Illustration of hands on computer keyboard with government building on screen (State Dept./Doug Thompson)
(State Dept./Doug Thompson)

In Estonia people can elect their parliamentary representatives, pay their taxes and access around 3,000 government services online.

In South Korea the government invites citizens to submit policy suggestions or corruption complaints, moderates discussion of these submissions, and reports back on its decisions, all online.

Technology makes government operations more transparent and delivery of services more efficient and less costly. It’s often called “e-government,” and officials beyond Estonia and South Korea are embracing it to various extents.

Who can afford e-government?

While rich and technologically advanced countries and localities lead at e-government, even modest investments can help, according to Marc Holzer, a professor at Rutgers University in New Jersey.

“Political will and a willingness to research, adopt and implement best practices are critical,” he said.

Local ingenuity can help overcome insufficient resources and limited access to the internet. In Kenya, citizens lacking home internet access can access e-government services at dozens of Huduma computer centers around the country.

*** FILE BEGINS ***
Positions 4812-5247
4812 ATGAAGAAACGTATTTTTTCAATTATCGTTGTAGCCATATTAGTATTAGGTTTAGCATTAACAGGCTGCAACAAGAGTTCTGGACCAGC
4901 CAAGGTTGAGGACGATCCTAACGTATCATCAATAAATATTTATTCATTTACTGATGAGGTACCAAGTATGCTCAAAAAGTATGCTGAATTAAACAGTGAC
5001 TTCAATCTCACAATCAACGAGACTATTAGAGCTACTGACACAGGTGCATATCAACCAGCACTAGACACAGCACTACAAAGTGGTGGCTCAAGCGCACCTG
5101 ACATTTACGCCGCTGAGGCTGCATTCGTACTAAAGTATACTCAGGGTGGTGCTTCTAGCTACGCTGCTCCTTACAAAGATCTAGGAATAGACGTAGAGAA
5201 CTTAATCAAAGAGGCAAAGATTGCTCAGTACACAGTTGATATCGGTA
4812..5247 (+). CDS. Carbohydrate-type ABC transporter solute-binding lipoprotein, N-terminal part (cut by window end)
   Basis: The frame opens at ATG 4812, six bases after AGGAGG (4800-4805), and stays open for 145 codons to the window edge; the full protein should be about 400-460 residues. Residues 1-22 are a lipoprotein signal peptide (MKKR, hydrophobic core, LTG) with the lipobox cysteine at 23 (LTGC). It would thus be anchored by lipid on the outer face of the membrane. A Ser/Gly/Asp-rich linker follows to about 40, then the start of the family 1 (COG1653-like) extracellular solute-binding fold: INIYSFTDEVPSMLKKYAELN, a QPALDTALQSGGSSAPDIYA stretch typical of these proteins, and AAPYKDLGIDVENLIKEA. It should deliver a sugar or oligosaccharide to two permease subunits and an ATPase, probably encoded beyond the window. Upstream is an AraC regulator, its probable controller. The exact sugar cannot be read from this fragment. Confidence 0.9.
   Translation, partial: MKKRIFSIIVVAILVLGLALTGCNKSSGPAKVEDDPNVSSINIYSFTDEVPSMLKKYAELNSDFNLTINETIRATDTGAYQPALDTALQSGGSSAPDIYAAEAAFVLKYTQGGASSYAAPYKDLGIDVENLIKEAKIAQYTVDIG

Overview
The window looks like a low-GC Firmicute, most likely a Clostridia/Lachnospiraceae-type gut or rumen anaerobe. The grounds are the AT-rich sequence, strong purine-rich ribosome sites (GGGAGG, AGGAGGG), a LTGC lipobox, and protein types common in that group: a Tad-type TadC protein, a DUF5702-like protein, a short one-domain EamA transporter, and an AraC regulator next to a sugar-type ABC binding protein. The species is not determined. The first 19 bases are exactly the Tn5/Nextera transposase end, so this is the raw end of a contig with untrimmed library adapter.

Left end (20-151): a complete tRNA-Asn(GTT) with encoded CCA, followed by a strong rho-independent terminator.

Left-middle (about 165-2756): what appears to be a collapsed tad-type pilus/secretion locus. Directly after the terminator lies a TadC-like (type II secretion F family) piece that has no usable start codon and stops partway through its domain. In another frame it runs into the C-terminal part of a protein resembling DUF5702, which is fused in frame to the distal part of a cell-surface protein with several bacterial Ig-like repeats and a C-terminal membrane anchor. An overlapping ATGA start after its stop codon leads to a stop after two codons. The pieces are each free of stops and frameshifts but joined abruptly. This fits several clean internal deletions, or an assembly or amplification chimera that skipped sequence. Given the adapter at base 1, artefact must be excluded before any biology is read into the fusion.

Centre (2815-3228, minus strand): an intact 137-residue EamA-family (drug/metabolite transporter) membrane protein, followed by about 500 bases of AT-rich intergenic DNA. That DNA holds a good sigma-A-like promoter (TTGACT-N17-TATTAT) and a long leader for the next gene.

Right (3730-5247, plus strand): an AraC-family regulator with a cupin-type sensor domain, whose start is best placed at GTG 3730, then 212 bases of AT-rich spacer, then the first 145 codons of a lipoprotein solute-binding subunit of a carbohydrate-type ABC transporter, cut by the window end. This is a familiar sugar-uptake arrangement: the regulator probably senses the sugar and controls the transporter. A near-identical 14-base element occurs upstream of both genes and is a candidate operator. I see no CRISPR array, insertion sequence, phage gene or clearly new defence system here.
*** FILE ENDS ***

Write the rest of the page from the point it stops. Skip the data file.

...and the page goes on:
The U.S. government has helped countries in southern Europe, Africa and Central Asia lay the foundations for digital government. Initiatives include a lab in Tanzania that processes data from many sources in order to share better policy options.

Citizens and activists

Citizens embrace e-government when it’s easy and saves time. Citizens of Vilnius and Yerevan agree, along with those in New York, Seoul, Hong Kong, and the other top ten e-government municipalities.

Activists embrace e-government too, said Jane Fountain, a professor at the University of Massachusetts Amherst. Online data helps them share information and evaluate education, traffic, environmental progress and other issues, she said.